Because CTL induce death in their cellular targets, it is not unreasonable to expect that inefficient CTL killing might either incompletely trigger death pathways in targeted tumor cells, or select for CTL-resistant tumor variants. In the first case, vaccine-elicited tumor-responsive CTL might fundamentally alter tumors by “priming” their death machinery. In the second case, such CTL could fundamentally alter tumor cell physiology and/or genetics. Both of these possibilities could, in theory, be exploited by additional therapeutic modalities. Therefore, the clinical insufficiency of cancer vaccines encourages the examination of synergy between vaccination and other therapies, particularly to the extent that such an examination might uncover a novel approach to cancer therapy.

BRIEF SUMMARY OF THE INVENTION

The invention relates to a novel treatment for cancer, and particularly cancers of the CNS; for example, cancers of the brain, such as GBM. In one embodiment, the invention includes a dual therapeutic approach to the treatment of cancer with at least one vaccination of DC and at least one course or regimen of chemotherapy. The two therapies may be administered concurrently with one another and/or with an initial vaccination preceding chemotherapy.

The dual therapeutic approach of the instant invention may further be implemented to beneficially influence the chemosensitivity of a mammal with cancer, including cancers of the CNS, by vaccinating the mammal with DC prior to and/or concurrently with administration of chemotherapy.

The DC used in connection with various embodiments of the invention may be autologous tumor antigen-presented DC or they may be “unprimed” DC. These cells can be prepared by a host of methodologies. Additionally, further therapeutic interventions may be implemented in connection with the inventive dual therapeutic approach, such as surgical resection of a tumor, radiation therapy and the like.

BRIEF DESCRIPTION OF THE DRAWINGS

FIG. 1 depicts tumor progression, in accordance with an embodiment of the present invention. FIG. 1A illustrates tumor progression (recurrence) intervals monitored for each group of GBM patients. Progression times were monitored over intervals spanning vaccination or chemotherapy and subsequently thereafter. FIG. 1B illustrates time to tumor progression in vaccine, chemotherapy and vaccine+chemotherapy groups. Tumor progression was defined as the time from first diagnosis of brain tumor (de novo GBM in all cases) to the first new scan enhancement, if verified by subsequent scans or by histology, or time from diagnosis to death due to tumor progression. Mean times to tumor progression+standard error are shown for each group over specific intervals, as indicated. Significance (p values) were derived from double-sided paired (initial recurrence after vaccine vs. subsequent recurrence after chemotherapy in vaccine+chemotherapy group) or unpaired double-sided T tests (all other comparisons). Initial recurrence times were identical among all three groups (P>0.6). The small difference in subsequent recurrence times between vaccine and chemotherapy groups was not statistically significant (P=0.07).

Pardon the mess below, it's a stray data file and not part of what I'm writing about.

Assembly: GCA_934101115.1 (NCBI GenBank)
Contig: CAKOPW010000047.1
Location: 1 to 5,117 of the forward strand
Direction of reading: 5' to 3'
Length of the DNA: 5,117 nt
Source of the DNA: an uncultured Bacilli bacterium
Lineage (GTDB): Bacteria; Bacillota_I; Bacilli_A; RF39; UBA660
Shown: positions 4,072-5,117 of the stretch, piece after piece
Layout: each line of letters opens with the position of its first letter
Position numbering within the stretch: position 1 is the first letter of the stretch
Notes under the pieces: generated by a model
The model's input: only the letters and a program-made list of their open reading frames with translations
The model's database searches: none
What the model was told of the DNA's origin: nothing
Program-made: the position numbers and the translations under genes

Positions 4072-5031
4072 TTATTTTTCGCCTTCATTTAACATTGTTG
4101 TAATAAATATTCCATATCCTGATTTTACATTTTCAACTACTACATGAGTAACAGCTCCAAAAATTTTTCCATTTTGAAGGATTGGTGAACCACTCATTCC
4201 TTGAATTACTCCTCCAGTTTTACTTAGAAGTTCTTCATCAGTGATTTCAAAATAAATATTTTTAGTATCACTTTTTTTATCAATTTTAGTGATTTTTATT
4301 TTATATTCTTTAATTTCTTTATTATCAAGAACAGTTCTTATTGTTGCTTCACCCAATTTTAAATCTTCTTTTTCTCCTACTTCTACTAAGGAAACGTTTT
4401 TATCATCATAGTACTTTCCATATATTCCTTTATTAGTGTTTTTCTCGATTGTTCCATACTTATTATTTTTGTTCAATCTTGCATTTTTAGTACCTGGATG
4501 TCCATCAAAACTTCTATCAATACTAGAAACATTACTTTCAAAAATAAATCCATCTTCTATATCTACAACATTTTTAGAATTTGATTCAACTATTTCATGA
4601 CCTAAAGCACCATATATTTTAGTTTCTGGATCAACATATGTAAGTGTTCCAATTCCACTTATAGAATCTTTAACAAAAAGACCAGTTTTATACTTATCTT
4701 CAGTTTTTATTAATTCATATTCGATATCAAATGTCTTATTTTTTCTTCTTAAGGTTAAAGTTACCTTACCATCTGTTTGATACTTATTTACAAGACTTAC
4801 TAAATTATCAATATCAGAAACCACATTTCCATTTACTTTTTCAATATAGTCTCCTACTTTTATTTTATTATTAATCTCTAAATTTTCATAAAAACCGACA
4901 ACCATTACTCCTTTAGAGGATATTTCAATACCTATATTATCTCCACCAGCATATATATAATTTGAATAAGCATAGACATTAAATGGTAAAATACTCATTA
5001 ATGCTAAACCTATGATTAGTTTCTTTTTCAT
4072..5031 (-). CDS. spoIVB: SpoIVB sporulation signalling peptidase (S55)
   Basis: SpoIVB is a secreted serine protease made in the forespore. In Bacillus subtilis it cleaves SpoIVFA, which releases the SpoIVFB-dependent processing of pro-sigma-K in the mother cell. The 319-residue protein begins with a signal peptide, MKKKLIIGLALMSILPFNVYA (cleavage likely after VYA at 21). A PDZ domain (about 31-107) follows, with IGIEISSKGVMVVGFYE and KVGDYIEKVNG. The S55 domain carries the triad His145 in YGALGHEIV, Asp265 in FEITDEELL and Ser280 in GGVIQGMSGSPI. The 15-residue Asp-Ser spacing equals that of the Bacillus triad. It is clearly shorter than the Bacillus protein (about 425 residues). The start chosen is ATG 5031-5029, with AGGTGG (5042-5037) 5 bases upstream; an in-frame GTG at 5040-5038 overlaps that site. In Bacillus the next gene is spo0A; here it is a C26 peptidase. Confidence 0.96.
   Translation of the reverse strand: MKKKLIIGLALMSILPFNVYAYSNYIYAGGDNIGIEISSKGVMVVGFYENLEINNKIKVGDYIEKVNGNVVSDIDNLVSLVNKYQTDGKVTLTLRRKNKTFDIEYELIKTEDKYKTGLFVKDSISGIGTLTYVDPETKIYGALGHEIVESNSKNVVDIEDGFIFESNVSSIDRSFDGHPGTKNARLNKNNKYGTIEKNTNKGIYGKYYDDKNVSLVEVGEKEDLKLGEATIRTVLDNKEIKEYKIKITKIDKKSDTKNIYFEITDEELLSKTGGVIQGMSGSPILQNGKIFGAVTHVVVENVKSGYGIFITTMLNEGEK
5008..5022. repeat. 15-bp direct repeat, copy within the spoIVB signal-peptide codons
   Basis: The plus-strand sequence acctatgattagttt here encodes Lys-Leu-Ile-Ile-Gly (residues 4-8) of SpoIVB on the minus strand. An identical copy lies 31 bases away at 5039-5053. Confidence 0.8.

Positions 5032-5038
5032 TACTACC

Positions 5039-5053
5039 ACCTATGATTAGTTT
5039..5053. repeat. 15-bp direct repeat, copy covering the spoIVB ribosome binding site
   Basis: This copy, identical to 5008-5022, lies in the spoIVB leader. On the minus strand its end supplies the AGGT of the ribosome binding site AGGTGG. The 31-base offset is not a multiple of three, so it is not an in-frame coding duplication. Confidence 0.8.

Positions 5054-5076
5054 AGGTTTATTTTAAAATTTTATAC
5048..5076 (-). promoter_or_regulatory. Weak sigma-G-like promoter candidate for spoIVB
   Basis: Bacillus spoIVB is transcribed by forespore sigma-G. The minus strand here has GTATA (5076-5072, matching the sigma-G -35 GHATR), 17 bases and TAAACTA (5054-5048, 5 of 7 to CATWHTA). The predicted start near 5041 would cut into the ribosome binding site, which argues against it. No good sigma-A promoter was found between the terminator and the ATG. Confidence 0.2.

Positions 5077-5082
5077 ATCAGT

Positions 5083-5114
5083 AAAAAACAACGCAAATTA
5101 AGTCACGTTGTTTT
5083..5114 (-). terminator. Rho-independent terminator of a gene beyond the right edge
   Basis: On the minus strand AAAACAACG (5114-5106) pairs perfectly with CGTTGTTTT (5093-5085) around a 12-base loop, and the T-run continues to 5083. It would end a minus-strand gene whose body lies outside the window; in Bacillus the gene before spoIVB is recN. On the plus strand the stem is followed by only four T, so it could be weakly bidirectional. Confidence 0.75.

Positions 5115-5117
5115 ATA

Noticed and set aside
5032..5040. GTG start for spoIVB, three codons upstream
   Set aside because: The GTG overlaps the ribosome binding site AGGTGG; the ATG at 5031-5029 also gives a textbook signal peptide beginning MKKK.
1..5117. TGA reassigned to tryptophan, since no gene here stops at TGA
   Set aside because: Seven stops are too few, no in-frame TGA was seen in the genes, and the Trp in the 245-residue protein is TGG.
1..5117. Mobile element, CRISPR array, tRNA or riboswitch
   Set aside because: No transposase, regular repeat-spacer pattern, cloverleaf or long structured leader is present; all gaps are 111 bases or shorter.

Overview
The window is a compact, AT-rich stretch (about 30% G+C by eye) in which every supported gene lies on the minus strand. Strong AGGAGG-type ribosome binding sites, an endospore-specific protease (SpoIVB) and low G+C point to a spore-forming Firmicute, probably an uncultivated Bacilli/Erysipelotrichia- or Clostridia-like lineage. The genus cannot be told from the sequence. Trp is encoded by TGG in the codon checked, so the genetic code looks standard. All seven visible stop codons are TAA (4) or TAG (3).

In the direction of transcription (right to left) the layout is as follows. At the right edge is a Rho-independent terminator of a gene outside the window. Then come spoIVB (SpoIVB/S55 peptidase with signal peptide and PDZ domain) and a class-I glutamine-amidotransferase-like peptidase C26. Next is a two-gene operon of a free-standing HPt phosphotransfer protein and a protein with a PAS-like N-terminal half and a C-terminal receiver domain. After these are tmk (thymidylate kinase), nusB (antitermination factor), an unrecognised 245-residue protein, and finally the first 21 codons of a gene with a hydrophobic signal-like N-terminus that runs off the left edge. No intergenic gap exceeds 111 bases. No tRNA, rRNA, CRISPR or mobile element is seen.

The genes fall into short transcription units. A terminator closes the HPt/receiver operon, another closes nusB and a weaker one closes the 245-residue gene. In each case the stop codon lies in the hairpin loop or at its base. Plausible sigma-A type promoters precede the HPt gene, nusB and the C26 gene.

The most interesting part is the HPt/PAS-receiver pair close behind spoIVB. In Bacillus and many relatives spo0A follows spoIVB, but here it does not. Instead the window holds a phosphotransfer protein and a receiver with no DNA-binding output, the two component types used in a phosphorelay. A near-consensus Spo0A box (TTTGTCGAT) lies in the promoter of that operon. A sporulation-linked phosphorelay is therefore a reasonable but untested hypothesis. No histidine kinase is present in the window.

FIG. 2 depicts overall survival in vaccine, chemotherapy and vaccine+chemotherapy groups, in accordance with an embodiment of the present invention. Overall survival was defined as the time from first diagnosis of brain tumor (de novo GBM in all cases) to death due to tumor progression. Kaplan-Meyer survival plots with censored values in open circles are shown for each group. Broken line: chemotherapy group; solid thin line: vaccine group; solid bold line: vaccine+chemotherapy group. Survival of the vaccine group was identical to that of chemotherapy group (p=0.7, log-rank). Survival of vaccine+chemotherapy group was significantly greater relative to both survival in the other two groups (p=0.047, log-rank), and greater than survival in the chemotherapy group alone (p=0.02, log-rank). Survival of the vaccine group tended to be lower and was statistically different than that of the vaccine+chemotherapy group.

FIG. 3 depicts tumor regression following post-vaccine chemotherapy, in accordance with an embodiment of the present invention. Relative days after diagnosis are represented by numbers under individual MRI scans, with individual patients' scans in each row. Patient A recurred 82 days after vaccine initiation; patient B recurred 147 days after vaccine initiation, was treated surgically, and recurred 227 additional days (374 days total) after vaccine initiation. An additional patient suffering tumor recurrence 35 days after vaccine initiation and treated with subsequent chemotherapy experienced objective tumor regression, but a complete array of images was not available for this individual. All scans except the pre-resection scan for patient B were performed post-contrast enhancement with gadolinium. Two of the three patients exhibiting objective tumor regression survived more than two years (730 days) post-diagnosis.